“As the World Economic Forum kicks off this week in Davos, Switzerland, the importance of global health — and the health of the globe — is getting special attention,” Karl Hofmann, president and CEO of Population Services International (PSI), writes in this post in The Hill’s “Congress Blog.” He continues, “The world’s still massive bottom of the economic pyramid — some 2-3 billion people — represents a potential $5 trillion in purchasing power,” but without access to “quality health care and services, … their global economic impact suffers. Imagine if by simple investments in health, we turned these struggling individuals and families into healthy, active consumers and producers.”
The argument that “a country’s quickest way to better health for its people is economic development … is only one factor, and not the most important one, in explaining global health outcomes,” Charles Kenny, a senior fellow at the Center for Global Development, writes in a SciDev.Net opinion piece. “The challenge is to ensure that a cheap basic package of health interventions is available to — and is used by — all,” he continues.
In this PLoS Medicine research article, Reed Beall and Randall Kuhn of the Josef Korbel School of International Studies at the University of Denver provide an analysis of trends in compulsory licensing (CL) of pharmaceuticals since the Doha Declaration. “Almost 10 years after the Doha Declaration, we examined the subsequent occurrence of CL episodes, an important direct indicator of treaty impact,” they write. Given that “compulsory licensing activity has diminished greatly since 2006, … the researchers conclude, health advocates who pushed for the Doha Declaration reforms have had little success in engaging trade as a positive, proactive force for addressing health gaps,” according to the article’s Editors’ Summary (1/10).
Frontline Health Workers Coalition Launches Initiative To Add 1M Health Care Workers In Developing Countries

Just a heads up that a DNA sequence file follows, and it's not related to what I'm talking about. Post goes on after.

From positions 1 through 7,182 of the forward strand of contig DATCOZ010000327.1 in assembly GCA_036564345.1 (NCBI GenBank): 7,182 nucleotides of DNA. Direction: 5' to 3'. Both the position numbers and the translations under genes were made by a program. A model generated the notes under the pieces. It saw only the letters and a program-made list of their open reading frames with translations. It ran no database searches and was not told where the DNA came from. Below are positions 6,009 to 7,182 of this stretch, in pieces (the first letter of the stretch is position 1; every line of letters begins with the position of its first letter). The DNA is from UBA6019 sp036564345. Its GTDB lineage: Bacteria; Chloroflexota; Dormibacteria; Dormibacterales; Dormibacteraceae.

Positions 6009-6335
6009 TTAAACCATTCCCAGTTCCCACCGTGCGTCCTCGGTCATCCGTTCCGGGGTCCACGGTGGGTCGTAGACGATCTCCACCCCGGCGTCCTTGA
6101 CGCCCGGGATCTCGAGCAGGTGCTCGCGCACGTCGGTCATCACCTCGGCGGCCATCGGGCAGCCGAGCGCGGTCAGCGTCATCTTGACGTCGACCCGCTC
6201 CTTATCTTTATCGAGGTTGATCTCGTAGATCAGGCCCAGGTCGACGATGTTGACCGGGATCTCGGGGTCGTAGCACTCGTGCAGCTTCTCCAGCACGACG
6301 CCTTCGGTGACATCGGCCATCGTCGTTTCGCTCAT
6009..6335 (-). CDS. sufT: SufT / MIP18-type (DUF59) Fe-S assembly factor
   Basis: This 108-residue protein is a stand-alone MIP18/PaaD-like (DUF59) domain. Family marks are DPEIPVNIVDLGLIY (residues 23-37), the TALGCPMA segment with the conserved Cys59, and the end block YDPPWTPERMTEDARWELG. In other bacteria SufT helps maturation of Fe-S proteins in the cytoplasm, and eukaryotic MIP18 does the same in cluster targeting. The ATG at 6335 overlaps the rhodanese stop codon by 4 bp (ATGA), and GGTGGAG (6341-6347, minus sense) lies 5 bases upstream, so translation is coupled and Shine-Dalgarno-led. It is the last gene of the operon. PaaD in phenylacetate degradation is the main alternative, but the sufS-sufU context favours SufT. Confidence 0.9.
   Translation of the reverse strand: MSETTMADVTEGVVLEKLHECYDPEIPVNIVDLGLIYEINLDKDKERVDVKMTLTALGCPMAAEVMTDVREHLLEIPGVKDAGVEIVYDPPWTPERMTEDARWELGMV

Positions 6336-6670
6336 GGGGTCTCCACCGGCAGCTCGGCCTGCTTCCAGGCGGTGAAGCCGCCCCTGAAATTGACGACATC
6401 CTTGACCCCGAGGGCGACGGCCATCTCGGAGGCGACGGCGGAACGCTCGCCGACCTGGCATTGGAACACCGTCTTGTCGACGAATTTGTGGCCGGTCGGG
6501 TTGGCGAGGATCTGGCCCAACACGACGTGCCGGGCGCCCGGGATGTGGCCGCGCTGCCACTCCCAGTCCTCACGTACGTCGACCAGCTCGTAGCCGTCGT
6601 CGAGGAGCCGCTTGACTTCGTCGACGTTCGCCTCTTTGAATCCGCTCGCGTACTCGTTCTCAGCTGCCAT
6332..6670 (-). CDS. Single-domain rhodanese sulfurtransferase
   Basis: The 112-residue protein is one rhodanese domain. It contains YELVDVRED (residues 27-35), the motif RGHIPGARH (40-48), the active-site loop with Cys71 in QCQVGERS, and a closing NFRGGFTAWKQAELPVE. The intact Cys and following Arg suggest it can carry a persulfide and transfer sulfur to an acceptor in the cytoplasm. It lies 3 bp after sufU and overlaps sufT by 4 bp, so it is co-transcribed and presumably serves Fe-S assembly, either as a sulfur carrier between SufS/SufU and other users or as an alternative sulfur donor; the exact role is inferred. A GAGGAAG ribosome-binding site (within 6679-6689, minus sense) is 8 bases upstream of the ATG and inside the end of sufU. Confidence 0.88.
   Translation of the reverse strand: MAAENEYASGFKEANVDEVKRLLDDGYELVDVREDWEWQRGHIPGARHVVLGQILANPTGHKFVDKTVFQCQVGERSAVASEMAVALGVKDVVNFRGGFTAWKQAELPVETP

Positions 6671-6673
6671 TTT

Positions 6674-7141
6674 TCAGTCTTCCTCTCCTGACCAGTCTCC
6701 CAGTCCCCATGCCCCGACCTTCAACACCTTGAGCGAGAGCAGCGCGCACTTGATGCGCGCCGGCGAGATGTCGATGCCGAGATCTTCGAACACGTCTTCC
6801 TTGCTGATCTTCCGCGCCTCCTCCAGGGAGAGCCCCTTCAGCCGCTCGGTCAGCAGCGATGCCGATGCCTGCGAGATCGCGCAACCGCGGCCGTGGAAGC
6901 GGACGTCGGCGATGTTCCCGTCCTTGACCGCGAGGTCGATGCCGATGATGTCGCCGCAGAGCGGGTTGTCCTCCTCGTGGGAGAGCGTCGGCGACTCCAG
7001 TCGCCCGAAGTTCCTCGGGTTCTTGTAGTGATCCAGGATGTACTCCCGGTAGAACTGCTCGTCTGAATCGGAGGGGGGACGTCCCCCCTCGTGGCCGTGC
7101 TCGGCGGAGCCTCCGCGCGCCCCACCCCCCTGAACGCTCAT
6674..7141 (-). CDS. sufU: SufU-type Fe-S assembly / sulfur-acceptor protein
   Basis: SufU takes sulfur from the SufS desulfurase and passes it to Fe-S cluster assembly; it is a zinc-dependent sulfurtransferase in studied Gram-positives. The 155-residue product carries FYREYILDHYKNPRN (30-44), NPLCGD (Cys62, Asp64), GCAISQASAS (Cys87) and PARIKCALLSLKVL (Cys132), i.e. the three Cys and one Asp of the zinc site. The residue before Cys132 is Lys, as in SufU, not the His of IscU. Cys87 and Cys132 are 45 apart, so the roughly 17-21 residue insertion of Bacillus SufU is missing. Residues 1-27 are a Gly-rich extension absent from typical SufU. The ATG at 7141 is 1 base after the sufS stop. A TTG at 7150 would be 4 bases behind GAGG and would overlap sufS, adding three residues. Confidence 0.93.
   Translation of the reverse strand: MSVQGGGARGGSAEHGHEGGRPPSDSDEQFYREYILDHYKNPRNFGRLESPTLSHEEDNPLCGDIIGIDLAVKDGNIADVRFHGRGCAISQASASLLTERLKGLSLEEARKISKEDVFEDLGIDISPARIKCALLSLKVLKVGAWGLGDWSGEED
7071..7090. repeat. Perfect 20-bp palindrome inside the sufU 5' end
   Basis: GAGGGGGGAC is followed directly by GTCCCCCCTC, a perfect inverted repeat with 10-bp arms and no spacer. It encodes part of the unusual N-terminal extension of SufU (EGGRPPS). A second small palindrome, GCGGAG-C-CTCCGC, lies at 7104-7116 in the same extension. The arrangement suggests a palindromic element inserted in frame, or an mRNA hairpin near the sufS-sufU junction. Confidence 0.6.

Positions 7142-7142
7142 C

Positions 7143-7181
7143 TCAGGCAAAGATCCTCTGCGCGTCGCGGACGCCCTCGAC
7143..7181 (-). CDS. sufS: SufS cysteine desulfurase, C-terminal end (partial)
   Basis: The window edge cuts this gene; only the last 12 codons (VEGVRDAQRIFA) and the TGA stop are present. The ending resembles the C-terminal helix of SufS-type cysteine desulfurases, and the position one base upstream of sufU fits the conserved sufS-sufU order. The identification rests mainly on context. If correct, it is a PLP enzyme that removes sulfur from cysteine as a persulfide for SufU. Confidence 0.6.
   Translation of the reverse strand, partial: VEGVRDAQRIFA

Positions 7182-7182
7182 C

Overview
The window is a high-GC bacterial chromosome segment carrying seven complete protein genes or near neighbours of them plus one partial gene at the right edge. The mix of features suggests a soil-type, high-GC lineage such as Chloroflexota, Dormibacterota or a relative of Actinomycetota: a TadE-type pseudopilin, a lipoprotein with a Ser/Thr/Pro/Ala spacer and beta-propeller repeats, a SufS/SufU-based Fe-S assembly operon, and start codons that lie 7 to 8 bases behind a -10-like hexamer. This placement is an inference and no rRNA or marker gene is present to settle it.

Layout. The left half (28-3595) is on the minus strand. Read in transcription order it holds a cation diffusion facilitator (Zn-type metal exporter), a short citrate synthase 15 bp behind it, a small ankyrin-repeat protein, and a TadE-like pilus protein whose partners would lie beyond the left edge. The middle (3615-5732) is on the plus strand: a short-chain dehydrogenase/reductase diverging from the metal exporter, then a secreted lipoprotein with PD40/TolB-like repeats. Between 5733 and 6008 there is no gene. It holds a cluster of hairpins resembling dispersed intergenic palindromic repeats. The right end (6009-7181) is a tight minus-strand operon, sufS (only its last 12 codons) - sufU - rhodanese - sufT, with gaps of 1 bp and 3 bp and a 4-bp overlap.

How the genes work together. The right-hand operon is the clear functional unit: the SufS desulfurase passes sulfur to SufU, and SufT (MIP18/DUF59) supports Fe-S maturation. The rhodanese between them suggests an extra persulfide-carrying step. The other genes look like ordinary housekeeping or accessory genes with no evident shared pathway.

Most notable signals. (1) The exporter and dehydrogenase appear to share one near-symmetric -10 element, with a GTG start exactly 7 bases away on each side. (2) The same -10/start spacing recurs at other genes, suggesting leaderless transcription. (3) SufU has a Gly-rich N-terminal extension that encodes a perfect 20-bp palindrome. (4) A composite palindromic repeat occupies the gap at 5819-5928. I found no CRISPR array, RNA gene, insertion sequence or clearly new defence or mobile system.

The Frontline Health Workers Coalition — which consists of 16 major non-governmental organizations (NGOs) including the Bill & Melinda Gates Foundation, Family Care International, the International Association of Physicians in AIDS Care, and RESULTS — has launched “a new initiative to add one million health care workers in developing countries,” VOA News reports, adding that the “Coalition says training more community-level workers is the most cost effective way to save lives, speed progress on global health threats and promote U.S. economic and strategic interests” (DeCapua, 1/11). “The Coalition, which launched today with the release of a new report (.pdf) focusing on the need for frontline health workers, is calling on the U.S. administration to train and support an additional 250,000 new frontline health workers — and to better support the capacity and impact of existing workers where the need is greatest,” a Coalition press release (.pdf) states (1/11).
Speaking this week at “the 99th Indian Science Congress, the country’s largest annual gathering of scientists,” Prime Minister Manmohan Singh “said the occasion demanded looking anew at the role of science in a country ‘grappling with the challenges of poverty and development'” and “emphasized that ‘the overriding objective of a comprehensive and well-considered policy for science, technology and innovation should be to support the national objective of faster, sustainable and inclusive development,'” SciDev.Net reports. “Singh also underscored the need to use innovations creatively for social benefit,” the news service writes.